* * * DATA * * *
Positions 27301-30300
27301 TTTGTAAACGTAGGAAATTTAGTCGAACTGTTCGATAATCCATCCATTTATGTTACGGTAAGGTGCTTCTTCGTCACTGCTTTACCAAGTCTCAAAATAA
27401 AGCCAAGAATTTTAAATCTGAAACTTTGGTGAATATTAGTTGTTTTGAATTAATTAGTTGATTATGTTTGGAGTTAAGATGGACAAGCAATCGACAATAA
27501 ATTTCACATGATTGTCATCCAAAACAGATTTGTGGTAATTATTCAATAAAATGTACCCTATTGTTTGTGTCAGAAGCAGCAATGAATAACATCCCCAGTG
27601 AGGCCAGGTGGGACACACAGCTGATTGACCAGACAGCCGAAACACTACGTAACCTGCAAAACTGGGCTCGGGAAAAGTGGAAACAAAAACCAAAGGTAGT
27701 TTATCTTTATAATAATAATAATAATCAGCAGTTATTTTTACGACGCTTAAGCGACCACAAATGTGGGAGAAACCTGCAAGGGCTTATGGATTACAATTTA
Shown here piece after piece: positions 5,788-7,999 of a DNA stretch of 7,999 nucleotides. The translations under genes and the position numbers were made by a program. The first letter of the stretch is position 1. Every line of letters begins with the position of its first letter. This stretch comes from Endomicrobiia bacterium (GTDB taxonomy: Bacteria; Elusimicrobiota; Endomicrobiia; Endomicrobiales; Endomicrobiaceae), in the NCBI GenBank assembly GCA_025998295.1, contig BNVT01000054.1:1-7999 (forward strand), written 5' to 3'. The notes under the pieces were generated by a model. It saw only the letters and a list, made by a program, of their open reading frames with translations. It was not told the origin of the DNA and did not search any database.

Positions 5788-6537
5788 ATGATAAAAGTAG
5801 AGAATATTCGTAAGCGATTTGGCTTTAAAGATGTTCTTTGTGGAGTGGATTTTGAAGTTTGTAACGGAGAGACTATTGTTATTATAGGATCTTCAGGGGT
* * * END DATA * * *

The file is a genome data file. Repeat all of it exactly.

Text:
Positions 27301-30300
27301 TTTGTAAACGTAGGAAATTTAGTCGAACTGTTCGATAATCCATCCATTTATGTTACGGTAAGGTGCTTCTTCGTCACTGCTTTACCAAGTCTCAAAATAA
27401 AGCCAAGAATTTTAAATCTGAAACTTTGGTGAATATTAGTTGTTTTGAATTAATTAGTTGATTATGTTTGGAGTTAAGATGGACAAGCAATCGACAATAA
27501 ATTTCACATGATTGTCATCCAAAACAGATTTGTGGTAATTATTCAATAAAATGTACCCTATTGTTTGTGTCAGAAGCAGCAATGAATAACATCCCCAGTG
27601 AGGCCAGGTGGGACACACAGCTGATTGACCAGACAGCCGAAACACTACGTAACCTGCAAAACTGGGCTCGGGAAAAGTGGAAACAAAAACCAAAGGTAGT
27701 TTATCTTTATAATAATAATAATAATCAGCAGTTATTTTTACGACGCTTAAGCGACCACAAATGTGGGAGAAACCTGCAAGGGCTTATGGATTACAATTTA
Shown here piece after piece: positions 5,788-7,999 of a DNA stretch of 7,999 nucleotides. The translations under genes and the position numbers were made by a program. The first letter of the stretch is position 1. Every line of letters begins with the position of its first letter. This stretch comes from Endomicrobiia bacterium (GTDB taxonomy: Bacteria; Elusimicrobiota; Endomicrobiia; Endomicrobiales; Endomicrobiaceae), in the NCBI GenBank assembly GCA_025998295.1, contig BNVT01000054.1:1-7999 (forward strand), written 5' to 3'. The notes under the pieces were generated by a model. It saw only the letters and a list, made by a program, of their open reading frames with translations. It was not told the origin of the DNA and did not search any database.

Positions 5788-6537
5788 ATGATAAAAGTAG
5801 AGAATATTCGTAAGCGATTTGGCTTTAAAGATGTTCTTTGTGGAGTGGATTTTGAAGTTTGTAACGGAGAGACTATTGTTATTATAGGATCTTCAGGGGT